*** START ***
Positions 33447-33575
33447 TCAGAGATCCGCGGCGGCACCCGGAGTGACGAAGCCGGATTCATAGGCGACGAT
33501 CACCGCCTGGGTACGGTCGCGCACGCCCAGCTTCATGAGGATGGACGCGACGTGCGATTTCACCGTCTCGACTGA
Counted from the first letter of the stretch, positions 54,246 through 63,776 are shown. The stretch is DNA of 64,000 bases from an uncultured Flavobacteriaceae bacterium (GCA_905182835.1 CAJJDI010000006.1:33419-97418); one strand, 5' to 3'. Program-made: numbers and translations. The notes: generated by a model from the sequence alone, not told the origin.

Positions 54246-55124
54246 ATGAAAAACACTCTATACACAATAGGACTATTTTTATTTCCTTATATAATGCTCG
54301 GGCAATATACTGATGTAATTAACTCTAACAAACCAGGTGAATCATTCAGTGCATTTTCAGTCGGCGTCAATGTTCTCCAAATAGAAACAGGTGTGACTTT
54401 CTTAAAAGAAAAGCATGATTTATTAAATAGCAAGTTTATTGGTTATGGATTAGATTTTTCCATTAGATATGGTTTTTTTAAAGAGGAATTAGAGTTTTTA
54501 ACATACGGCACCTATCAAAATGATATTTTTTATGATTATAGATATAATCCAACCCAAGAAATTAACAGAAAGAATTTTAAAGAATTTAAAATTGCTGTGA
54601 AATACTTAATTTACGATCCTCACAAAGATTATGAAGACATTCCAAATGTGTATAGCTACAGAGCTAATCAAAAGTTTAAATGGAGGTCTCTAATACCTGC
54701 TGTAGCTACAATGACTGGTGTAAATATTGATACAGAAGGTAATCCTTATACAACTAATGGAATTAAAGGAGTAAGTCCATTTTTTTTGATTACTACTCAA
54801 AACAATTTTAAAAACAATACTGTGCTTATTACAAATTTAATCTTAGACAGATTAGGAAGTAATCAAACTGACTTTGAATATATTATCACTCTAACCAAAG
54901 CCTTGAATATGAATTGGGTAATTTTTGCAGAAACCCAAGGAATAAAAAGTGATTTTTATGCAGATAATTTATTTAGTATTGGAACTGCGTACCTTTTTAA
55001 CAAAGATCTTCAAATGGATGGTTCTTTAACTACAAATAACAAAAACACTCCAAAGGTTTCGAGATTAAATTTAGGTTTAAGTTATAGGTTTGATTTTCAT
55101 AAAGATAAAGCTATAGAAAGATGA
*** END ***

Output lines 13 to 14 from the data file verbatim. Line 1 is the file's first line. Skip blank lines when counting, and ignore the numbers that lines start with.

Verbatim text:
54901 CCTTGAATATGAATTGGGTAATTTTTGCAGAAACCCAAGGAATAAAAAGTGATTTTTATGCAGATAATTTATTTAGTATTGGAACTGCGTACCTTTTTAA
55001 CAAAGATCTTCAAATGGATGGTTCTTTAACTACAAATAACAAAAACACTCCAAAGGTTTCGAGATTAAATTTAGGTTTAAGTTATAGGTTTGATTTTCAT